3 tips for a successful medical marriage
Research shows that physicians commonly enter medical marriages, but ensuring your marriage is a success requires much more than shared professional interests. Similarly, marriages between physicians and non-physicians have common challenges that come with medical careers. Learn these key tips for physicians in medical marriages to strengthen your connection with your partner as your career and relationship progress.
In a recent issue of the AMA Alliance publication Physician Family, physician resilience experts offered some of the key lessons that can strengthen medical marriages, particularly for female physicians.
Here’s what they recommend to physicians and their partners:
Prepare for tough decisions about having children
Starting a family is a wonderful life-changing event, but one that requires meticulous planning, especially for female physicians who face the “bittersweet combination” of finding time to care for patients and their own children.
In fact, “within 10 years of completing medical training, approximately 80 percent of female physicians are married, and 85 percent of those become mothers,” according to the article.
If you see children in your future, know that female physicians often report having to make more “intense soul-splitting” decisions than their average female colleagues who don’t have children or male colleagues, according to the article’s authors, Wayne M. Sotile, PhD, Mary O. Sotile, Julia E. Sotile Orlando, and Rebecca Sotile Fallon. The Sotiles run the Center for Physician Resilience in Davidson, N.C., and have counseled more than 10,000 physicians on resilience techniques.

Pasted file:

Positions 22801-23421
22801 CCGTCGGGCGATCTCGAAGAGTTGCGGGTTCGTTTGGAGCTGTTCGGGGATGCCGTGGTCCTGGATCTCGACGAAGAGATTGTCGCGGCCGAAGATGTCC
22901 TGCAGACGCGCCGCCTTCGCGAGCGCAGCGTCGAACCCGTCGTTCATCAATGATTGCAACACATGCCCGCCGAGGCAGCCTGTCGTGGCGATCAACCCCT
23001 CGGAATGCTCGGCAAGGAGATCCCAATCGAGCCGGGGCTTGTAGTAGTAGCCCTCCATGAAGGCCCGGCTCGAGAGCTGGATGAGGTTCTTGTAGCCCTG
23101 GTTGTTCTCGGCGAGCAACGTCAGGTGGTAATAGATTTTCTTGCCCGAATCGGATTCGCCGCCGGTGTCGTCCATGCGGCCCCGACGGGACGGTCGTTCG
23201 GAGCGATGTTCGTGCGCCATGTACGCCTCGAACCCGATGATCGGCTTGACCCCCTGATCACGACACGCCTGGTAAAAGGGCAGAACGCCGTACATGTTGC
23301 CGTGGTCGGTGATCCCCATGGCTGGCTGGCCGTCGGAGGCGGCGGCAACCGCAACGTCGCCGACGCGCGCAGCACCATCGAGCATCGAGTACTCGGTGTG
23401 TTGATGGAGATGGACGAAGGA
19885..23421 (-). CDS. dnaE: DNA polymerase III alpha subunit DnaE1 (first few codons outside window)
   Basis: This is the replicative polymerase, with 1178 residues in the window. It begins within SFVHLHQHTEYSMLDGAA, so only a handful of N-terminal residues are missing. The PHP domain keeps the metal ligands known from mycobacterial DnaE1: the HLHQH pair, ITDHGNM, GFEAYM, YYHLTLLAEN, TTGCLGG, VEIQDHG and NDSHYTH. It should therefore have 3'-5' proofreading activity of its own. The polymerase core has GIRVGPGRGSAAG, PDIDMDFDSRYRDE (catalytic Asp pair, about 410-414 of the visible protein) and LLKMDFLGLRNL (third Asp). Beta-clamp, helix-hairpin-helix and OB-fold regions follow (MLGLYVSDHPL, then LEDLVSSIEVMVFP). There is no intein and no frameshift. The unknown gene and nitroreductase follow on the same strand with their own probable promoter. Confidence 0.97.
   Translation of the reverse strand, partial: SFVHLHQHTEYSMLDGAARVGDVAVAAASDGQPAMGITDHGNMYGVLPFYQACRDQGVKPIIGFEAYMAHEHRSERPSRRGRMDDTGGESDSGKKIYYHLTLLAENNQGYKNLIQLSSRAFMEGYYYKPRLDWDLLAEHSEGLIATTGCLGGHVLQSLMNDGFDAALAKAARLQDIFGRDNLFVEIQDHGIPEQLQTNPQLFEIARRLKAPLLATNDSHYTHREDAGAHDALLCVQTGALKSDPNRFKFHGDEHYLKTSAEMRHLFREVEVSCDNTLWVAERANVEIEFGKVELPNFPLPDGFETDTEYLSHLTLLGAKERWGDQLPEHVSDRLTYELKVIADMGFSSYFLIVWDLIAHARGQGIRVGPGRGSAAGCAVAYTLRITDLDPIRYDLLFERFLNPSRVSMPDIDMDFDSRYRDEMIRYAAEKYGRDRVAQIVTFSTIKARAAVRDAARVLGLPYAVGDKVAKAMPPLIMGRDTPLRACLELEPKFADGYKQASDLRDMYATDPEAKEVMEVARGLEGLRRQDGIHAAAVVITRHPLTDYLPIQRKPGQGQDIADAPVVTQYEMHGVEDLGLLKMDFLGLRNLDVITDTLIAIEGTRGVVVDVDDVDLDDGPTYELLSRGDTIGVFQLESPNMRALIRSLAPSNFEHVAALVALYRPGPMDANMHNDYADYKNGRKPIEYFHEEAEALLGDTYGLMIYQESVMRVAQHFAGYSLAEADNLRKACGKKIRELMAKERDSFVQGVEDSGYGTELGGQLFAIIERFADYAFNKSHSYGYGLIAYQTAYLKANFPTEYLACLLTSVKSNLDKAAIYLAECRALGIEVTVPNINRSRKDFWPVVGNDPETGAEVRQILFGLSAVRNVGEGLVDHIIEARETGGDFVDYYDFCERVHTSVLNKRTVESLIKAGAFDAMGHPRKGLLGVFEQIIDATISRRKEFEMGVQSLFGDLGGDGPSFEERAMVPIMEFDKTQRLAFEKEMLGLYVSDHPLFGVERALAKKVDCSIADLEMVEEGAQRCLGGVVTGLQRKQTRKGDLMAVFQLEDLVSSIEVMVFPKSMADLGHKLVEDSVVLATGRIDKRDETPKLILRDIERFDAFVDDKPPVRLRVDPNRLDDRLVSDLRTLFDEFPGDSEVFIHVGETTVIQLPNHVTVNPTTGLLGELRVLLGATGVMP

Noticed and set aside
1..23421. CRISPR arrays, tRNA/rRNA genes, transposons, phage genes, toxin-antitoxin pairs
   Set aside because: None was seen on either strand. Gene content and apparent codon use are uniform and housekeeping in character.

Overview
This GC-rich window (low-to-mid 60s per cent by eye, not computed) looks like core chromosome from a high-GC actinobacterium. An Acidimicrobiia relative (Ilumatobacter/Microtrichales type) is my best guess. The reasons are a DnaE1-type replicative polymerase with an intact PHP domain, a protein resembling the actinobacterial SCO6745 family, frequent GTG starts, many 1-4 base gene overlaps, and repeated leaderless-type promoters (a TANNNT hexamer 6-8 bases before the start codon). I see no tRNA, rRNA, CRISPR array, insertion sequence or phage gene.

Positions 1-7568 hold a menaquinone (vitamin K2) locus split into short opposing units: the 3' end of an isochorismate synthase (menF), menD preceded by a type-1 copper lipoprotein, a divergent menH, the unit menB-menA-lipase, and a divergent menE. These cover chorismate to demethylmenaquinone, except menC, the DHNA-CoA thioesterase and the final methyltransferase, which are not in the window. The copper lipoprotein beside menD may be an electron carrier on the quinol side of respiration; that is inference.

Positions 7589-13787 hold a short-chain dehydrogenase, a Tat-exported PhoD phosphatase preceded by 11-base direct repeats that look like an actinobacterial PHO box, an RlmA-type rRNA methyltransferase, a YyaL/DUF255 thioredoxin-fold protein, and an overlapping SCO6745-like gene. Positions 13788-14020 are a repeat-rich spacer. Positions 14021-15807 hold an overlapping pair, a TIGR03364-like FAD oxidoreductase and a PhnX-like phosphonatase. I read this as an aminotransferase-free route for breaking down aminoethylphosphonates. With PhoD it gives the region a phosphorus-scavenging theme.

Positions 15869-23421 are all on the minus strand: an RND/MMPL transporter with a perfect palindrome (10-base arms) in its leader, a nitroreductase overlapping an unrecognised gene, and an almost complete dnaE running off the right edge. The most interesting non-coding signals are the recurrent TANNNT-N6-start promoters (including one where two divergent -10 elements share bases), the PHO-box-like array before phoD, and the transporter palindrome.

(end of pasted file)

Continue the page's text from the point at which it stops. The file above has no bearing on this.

As you plan for children, think carefully about how your family will align your long-term career or the time you may have to take off. For instance, “in a national survey of 1,248 physicians, women reported interrupting their careers for 8.5 months for child rearing; men reported interrupting their careers for less than one month,” according to the article.
Communicate openly about career goals and how they'll impact your spouse
Research has shown that feeling that your spouse supports your career is imperative to happiness in any marriage. However, this need for open communication about career plans is even more crucial in medical marriages for which juggling the demands of medicine and family life can put a unique strain on the partners of physicians.
“Just as has been the case for female spouses of male physicians traditionally, male spouses of contemporary female physicians often report feeling overwhelmed by the combined home and/or work responsibilities that fill their lives,” the Sotiles wrote. “This in and of itself is not a risk factor [for a marriage]. Harboring resentment and avoiding communication about this is.”
To avoid building resentment, the Sotiles emphasize the importance of communication and speaking honestly about major life decisions.
Learn to compromise (hint: joint decisions are key)
This one may be tough to accept, but it’s important to understand: “As family life progresses, even the most supportive partner’s tolerance for the demands of medicine is likely to wane,” the Sotiles wrote. “This is most clearly seen when a woman physician is married to a non-physician.”
However, they noted that this “can be avoided” when a physician takes time to hear their partner’s perspective.
“Research has shown time and again that keys to success and resilience in medical families are communication, compromise and joint decision-making,” the Sotiles wrote. “Without these three factors, spouses of physicians run the risk of being made to feel less than or second to a career in medicine.”
Check out the full issue of Physician Family for additional insights.